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Resource Selection by Porcupines: Winter Den Site Location and Forage Tree Choices

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We examined the importance of tree species composition and tree size-class distribution in determining the selection of winter den sites and forage trees by porcupines (Erethizon dorsatum). Porcupines selected winter den sites with a higher composition of sitka spruce, in all diameter size classes. However, statistically significant selection was found only for the 15.0–19.9 cm dbh size classes of sitka spruce. Porcupines displayed a statistically significant avoidance of 5.0–9.9 cm dbh and 10.0–14.9 cm dbh western hemlock trees when selecting winter den sites. When foraging around the den sites, porcupines showed a statistical avoidance of amabilis fir in all size classes and selected western hemlock, except the smallest size class (5.0–9.9 cm dbh). The results of this study indicate that porcupines do not choose winter den site locations based on the availability of preferred forage resources. Porcupines appear to choose den sites based on within-stand, patch variation in the proportion of sitka spruce and small dbh western hemlock. Forage trees are then selected, nonrandomly from specific resource categories around the den site. Porcupines in this study were found to feed on a mean of 0.54 new forage trees/day. Regression analysis revealed a positive linear relationship between new forage trees used/day and porcupine midwinter weight (y = 0.15x–0.54; r2 = 0.73). The results indicate that larger porcupines may produce a larger proportion of observed conifer tree feeding damage in second growth stands, as compared to smaller porcupines. West. J. Appl. For. 16(2):53–57.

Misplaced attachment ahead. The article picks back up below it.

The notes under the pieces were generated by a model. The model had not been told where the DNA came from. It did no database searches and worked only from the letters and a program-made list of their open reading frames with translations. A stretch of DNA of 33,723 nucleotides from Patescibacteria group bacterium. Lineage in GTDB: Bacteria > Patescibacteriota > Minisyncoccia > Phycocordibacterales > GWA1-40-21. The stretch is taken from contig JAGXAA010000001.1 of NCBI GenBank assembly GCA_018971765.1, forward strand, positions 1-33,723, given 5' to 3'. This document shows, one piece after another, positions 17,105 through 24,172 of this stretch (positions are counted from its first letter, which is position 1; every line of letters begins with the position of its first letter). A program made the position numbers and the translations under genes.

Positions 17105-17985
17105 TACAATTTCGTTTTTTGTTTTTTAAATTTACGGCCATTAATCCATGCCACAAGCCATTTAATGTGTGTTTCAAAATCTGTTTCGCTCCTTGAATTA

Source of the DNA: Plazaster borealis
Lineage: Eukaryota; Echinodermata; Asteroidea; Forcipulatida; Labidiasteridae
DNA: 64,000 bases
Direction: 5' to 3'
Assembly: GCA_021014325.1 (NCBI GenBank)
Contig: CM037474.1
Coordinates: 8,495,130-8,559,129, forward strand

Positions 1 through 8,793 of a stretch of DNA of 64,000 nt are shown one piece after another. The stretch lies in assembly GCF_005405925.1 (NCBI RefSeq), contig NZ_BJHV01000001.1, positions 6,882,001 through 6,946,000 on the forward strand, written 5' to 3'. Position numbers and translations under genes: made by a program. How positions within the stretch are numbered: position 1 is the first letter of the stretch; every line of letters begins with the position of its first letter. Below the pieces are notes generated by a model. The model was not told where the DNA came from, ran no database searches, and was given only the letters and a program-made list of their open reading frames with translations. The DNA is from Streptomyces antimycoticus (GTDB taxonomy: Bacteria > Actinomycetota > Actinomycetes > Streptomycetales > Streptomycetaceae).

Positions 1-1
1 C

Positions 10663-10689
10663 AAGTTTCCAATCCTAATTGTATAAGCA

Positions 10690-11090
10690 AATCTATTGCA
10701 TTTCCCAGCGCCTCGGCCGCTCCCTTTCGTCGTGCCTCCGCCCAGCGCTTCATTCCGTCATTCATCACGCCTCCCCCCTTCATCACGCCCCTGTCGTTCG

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Keywords: Erethizon dorsatum; amabilis fir; den selection; environmental management; forage tree; forest; forest management; forest resources; forestry; forestry research; forestry science; natural resource management; natural resources; sitka spruce; western hemlock

Document Type: Miscellaneous

Affiliations: Applied Ecosystem Management Ltd., 4663 Park Avenue, Terrace, B.C, Canada, V8G 1V9

Publication date: 2001-04-01

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  • Each regional journal of applied forestry focuses on research, practice, and techniques targeted to foresters and allied professionals in specific regions of the United States and Canada. The Western Journal of Applied Forestry covers the western United States, including Alaska, and western Canada; WJAF will also consider manuscripts reporting research in northern Mexico that has potential application in the southwestern United States.
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